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  • Dec 27, 2014
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Free to decide

PUBLISHED : Thursday, 10 February, 2011, 12:00am
UPDATED : Thursday, 10 February, 2011, 12:00am
 

As the secretary for justice prepares to oversee his third director of public prosecutions in less than 18 months, the time has come for the roles of the secretary and the DPP to be redefined in a way that promotes prosecutorial independence.

The old colonial arrangement, whereby the secretary controls the DPP and intervenes in prosecution decisions, is no longer tenable. The secretary is a politically appointed minister who sits on the Executive Council and answers to the chief executive, and yet the prosecution process must be manifestly free of the political overtones associated with this situation.

Perceptions are important, and the fiction that a minister in a government can legitimately wear two hats, one as politician and one as prosecutor, has been largely discredited and discarded in many jurisdictions, including England and Wales. Removing a politician from involvement in prosecution decisions would promote confidence in the integrity of the system and align Hong Kong with developments in the common law world.

The recent trend has been for politicians either to disengage altogether from the prosecution process, as in Ireland, or else to keep their involvement to an absolute minimum, as in Australia, and the lessons must be learned.

In England and Wales, Baroness Patricia Scotland QC, the attorney general in the last Labour government, issued a protocol in 2009 that reformed the relationship between the attorney general and the DPP. All prosecution decisions are now taken independently by the DPP, save in exceptional circumstances. The attorney general will only ever become involved in a particular case if he or she is required by law to give a specific consent to the case proceeding, or if, as the protocol puts it, 'it is necessary to do so for the purpose of safeguarding national security'.

In Australia, the federal DPP now operates an independent office. He or she acts independently of both the attorney general and the political process. Although the attorney general can issue guidelines and directives to the DPP, this can only occur after he has fully consulted the DPP. In New South Wales, the independence of the state DPP is seen as a safeguard against corruption and interference in the criminal justice system.

In Canada, an independent federal prosecution service was created in 2006. By law, the DPP acts independently in the discharge of the prosecution function. Although the attorney general has a residual power to intervene in a particular case, he or she must do so in writing and a notice must be published in the Government Gazette. The notice alerts the public, and the power is not lightly invoked. In Nova Scotia, following a miscarriage of justice and a royal commission, responsibility for provincial prosecutions was transferred from the attorney general to an independent DPP.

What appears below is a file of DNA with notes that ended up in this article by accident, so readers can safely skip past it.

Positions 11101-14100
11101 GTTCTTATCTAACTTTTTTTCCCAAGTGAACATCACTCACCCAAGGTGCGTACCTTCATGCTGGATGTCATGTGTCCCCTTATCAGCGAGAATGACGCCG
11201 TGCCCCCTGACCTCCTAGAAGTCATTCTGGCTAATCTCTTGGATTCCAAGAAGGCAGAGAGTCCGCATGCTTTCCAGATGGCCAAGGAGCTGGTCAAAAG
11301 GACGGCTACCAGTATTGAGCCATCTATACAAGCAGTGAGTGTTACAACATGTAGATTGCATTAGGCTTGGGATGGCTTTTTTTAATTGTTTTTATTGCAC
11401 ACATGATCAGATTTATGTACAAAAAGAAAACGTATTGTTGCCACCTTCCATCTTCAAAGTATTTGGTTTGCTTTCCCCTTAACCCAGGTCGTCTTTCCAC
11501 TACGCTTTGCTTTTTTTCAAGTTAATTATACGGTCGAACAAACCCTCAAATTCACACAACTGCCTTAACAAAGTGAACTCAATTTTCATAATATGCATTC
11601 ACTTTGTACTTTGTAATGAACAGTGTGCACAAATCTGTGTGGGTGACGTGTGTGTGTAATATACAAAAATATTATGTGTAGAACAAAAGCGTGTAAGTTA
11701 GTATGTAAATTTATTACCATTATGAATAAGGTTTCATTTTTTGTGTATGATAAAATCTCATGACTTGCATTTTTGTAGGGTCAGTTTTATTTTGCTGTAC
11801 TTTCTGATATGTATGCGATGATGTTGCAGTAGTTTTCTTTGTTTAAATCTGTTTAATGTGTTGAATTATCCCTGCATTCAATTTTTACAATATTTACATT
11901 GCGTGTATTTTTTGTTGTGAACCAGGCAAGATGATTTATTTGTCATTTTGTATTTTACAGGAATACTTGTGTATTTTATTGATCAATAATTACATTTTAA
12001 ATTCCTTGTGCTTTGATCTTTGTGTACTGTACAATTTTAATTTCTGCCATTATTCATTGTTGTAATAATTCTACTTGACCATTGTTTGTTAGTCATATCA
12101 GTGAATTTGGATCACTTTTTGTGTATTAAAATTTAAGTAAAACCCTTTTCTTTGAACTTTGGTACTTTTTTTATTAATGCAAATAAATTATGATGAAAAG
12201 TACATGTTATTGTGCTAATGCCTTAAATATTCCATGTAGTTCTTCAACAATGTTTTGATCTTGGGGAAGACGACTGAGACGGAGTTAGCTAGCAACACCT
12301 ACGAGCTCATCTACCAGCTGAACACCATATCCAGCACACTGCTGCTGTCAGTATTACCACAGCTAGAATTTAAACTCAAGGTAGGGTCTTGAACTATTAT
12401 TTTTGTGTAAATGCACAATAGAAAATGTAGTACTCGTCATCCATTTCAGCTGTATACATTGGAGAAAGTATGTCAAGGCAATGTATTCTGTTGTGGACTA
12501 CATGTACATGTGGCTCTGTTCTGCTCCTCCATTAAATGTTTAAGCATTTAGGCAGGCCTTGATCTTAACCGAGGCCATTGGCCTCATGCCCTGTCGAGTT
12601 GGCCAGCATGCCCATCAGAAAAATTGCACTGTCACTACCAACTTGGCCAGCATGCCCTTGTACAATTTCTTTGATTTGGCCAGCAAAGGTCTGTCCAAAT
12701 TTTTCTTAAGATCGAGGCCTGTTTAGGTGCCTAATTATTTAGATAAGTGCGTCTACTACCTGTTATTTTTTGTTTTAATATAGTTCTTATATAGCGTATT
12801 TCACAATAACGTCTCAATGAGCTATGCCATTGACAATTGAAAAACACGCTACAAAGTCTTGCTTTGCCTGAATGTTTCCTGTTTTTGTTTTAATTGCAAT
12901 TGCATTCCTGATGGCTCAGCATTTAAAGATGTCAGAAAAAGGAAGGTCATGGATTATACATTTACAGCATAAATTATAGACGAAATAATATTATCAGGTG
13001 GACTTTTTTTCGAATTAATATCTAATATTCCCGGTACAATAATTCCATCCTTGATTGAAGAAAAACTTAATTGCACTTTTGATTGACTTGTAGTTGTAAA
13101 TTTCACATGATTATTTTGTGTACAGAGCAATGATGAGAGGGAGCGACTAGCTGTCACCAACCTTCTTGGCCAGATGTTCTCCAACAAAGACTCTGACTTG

In my own experience, the community is far more prepared to accept decisions that are taken personally by the DPP, without the involvement of the political appointee. In 2003, for example, after the secretary for justice withdrew from the case to avoid the perception of conflict of interest, I alone took the decision not to prosecute former financial secretary Antony Leung Kam-chung for alleged misconduct in public office. Although not everyone agreed with my reasoning, most people accepted I had acted impartially, and in good faith.

In contrast, when the decision not to prosecute people associated with Zimbabwean President Robert Mugabe and his family for alleged assaults on journalists was taken jointly by me and the secretary in 2009, there was widespread concern that political factors could have influenced the decision. Although they had not, many people felt uneasy, and the situation highlighted the need for radical change. This is achievable under the Basic Law, and the secretary, given his governmental functions, should now step back from the prosecution process.

Article 63 of the Basic Law provides that 'the Department of Justice of the Hong Kong Special Administrative Region shall control criminal prosecutions'. Control, crucially, is vested in the department and not the secretary, although that is not how it has been interpreted, perhaps for historical reasons. A switch in responsibility for the control of prosecutions from the secretary to the DPP could come into effect internally, without legislation, and there is a clear public interest that this be done.

Such an arrangement would also be constitutionally legitimate, as the DPP is a law officer operating under the umbrella of the Department of Justice. As a politically neutral civil servant, he or she would be able to command public confidence over prosecution decisions in a way that is not always possible with a political figure, who must answer to a political master. If the buck stopped with the DPP, this would be good not only for justice, but also for the appearance of justice.

The decision whether to prosecute a suspect is a quasi-judicial function. This responsibility must therefore be exercised by a public prosecutor who is truly independent of government and is seen to be above politics.

Hong Kong's present arrangements are antiquated, and no longer pass muster by international standards. Prosecutions, after all, are too important to be left to the politicians.

Grenville Cross SC, the former director of public prosecutions, is an honorary professor of law at the University of Hong Kong, and represents Hong Kong in the senate of the International Association of Prosecutors

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